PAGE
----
Gold said they were about to start production on a Western limited series, and they even showed a few clips from the pilot to the audience. Gold also noted how valuable relationships with network partners are for the young production company, officially founded in 2017.
“That is our second super premium limited series for Showtime, and that means a lot to us — professionally and personally,” he said. “They had a good experience with us […] and wanted to do it all again. We can’t overemphasize how important that repeat business is to us.”
At the same time, he expressed caution for how networks use the production company’s name. “Certain streamers see the brand as less meaningful, while other brands want to slap our brand on things and we have to be careful about that,” Gold said. “We have to have conversations with our partners about what a Blumhouse film or series looks like and feels like.”
That’s one of the challenges many indie TV studios are facing, as more and more distributors turn to in-house production studios for their TV projects. Broadcast networks favor pilots made within their parent companies, while streaming giants look to take complete ownership of a title — including its branding. Certain companies want viewers to identify their favorite shows with their company, even if it was produced elsewhere.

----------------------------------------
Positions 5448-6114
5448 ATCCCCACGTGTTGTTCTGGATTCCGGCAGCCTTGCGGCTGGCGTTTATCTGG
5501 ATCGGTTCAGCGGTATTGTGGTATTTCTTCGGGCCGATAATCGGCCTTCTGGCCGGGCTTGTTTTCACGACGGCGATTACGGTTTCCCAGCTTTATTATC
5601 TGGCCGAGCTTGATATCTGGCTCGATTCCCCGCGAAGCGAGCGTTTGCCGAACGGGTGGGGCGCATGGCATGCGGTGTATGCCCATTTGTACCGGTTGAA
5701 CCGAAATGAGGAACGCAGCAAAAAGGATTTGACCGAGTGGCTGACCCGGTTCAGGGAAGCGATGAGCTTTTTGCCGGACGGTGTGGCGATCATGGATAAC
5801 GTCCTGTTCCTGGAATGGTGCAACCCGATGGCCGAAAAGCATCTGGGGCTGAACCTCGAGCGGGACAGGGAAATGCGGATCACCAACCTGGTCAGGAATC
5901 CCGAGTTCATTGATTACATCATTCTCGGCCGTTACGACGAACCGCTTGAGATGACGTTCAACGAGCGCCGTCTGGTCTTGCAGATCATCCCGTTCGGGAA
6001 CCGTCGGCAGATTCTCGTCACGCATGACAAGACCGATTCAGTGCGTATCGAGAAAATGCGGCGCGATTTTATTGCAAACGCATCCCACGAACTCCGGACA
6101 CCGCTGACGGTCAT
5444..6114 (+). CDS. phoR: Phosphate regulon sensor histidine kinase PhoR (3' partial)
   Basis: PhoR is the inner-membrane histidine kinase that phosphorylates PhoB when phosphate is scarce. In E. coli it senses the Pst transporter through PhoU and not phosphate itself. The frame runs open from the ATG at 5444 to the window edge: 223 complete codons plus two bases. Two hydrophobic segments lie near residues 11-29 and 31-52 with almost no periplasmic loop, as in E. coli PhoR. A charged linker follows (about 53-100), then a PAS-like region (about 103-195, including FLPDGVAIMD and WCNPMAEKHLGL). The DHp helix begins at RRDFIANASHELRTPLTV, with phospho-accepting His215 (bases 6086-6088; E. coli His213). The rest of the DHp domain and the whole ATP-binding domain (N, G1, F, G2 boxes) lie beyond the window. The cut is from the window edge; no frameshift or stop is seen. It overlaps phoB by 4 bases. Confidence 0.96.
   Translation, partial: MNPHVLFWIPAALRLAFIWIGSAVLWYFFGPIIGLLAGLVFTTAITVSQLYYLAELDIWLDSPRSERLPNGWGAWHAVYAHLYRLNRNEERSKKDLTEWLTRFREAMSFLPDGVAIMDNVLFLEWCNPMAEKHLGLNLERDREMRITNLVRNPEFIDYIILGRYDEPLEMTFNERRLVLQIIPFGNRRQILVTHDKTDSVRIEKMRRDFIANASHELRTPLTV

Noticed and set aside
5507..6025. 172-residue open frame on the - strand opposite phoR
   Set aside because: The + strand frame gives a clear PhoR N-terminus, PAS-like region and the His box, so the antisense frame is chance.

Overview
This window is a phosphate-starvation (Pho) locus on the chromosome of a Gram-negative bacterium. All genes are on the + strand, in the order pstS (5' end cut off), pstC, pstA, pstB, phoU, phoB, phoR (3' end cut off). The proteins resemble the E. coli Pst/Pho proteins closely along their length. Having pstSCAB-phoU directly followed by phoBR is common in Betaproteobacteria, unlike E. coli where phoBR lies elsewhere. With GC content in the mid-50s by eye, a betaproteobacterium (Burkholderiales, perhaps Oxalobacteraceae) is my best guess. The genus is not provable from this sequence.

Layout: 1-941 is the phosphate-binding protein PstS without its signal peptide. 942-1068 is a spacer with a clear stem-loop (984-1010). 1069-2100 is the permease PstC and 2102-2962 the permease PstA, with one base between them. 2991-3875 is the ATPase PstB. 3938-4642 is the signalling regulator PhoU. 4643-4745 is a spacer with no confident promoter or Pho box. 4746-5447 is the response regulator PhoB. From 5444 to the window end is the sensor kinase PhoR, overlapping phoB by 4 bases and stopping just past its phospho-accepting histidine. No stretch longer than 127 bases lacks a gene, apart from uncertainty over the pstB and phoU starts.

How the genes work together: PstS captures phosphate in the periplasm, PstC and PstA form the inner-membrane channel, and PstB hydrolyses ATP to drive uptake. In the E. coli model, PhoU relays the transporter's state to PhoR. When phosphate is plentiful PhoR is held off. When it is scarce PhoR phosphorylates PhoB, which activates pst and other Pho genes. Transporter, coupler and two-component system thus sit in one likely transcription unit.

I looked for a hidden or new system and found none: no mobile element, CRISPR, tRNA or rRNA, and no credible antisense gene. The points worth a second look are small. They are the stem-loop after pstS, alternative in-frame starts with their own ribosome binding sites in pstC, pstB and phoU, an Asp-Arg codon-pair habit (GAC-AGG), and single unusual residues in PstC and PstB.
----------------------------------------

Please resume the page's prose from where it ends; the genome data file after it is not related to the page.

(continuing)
The branding battles are very real, but so far, Blumhouse Television has already partnered with Showtime, HBO, Hulu, Netflix, Facebook, USA Network, and more. Its adaptation of “The Purge” was ordered for a second season at USA (and begins shooting in New Orleans this week), while the Facebook series “Sacred Lies” is also set for a second season on Facebook.
And there are plenty more projects coming. Blumhouse is partnering with Amazon to bring eight feature-length films to the streaming service, similar to the movies of the month they’re releasing on Hulu via “Into the Dark.”
Sahar Vahedi, Blumhouse Television’s director of development, explained that the movies made for Amazon wouldn’t follow the exact same model as Hulu’s rollout. “On the Amazon series, we’re looking at specific points of view,” she said, noting that themes like “betrayal” would be used as a baseline for each feature. “It’s not holiday specific [like ‘Into the Dark’], but more theme specific.”
But Blumhouse isn’t just bringing more movies to television; it’s looking to adapt more features into TV shows — and vice versa.
Though tight-lipped on which film they’re targeting for expansion, Gold said, “One brand we’re really excited about opening up is a film we felt was an origin story for a whole world.” Similarly, with TV-to-film, he only said, “Film is also looking at some of the stuff we’re doing in TV and seeing if there’s an afterlife for that as well.”
“The Loudest Voice” premieres on Showtime June 30. For more ATX Television Festival coverage, keep checking IndieWire for updates.